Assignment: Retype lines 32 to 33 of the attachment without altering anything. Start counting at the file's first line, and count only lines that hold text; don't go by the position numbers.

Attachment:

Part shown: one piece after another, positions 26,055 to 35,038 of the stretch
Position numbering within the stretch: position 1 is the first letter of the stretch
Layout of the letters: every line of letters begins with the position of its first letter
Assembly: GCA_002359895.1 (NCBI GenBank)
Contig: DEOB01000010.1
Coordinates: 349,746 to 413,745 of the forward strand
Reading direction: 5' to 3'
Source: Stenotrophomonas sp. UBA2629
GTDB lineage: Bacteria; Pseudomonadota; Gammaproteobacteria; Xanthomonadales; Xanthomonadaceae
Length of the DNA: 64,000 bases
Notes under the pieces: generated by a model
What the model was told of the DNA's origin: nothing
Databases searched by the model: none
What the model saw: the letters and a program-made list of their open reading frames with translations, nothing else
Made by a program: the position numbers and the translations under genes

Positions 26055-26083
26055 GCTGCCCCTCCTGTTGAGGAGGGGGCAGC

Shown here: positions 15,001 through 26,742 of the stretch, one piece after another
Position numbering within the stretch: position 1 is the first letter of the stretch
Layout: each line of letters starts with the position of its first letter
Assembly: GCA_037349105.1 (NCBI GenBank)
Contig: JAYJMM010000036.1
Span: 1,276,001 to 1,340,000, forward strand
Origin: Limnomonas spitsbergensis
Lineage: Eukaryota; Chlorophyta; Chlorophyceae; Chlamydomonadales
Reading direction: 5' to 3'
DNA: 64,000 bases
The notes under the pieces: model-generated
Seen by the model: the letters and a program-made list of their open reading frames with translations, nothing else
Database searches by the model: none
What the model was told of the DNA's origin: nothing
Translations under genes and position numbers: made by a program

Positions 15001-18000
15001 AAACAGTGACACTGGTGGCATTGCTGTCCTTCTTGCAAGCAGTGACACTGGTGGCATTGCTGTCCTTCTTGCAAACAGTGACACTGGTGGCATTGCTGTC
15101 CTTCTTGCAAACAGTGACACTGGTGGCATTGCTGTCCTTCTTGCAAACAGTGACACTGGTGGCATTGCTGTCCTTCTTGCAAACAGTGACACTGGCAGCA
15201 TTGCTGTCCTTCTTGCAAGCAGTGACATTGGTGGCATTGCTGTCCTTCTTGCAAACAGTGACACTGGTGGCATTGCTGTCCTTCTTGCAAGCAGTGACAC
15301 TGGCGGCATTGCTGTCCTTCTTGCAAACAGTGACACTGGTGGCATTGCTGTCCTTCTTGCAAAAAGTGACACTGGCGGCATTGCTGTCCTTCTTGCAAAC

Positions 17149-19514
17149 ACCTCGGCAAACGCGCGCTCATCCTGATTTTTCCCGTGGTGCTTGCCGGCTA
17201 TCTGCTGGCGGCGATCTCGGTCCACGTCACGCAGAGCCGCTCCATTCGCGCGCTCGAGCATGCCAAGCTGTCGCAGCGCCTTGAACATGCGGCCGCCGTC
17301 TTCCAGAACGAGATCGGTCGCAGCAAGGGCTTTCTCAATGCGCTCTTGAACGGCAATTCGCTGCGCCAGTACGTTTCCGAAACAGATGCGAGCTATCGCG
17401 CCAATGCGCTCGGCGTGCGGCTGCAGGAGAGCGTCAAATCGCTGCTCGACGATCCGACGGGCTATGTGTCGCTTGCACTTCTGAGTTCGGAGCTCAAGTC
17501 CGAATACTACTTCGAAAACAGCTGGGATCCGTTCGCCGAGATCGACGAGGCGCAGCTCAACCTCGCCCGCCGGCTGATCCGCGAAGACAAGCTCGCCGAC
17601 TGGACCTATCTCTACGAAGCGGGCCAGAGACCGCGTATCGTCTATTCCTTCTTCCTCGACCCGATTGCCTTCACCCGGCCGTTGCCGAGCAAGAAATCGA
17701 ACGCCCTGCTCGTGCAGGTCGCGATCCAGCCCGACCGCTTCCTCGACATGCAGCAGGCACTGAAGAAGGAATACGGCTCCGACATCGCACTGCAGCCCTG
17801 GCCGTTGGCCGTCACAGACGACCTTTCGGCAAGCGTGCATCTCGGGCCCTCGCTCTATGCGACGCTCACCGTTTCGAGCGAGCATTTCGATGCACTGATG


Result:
Translations under genes and position numbers: made by a program

Positions 15001-18000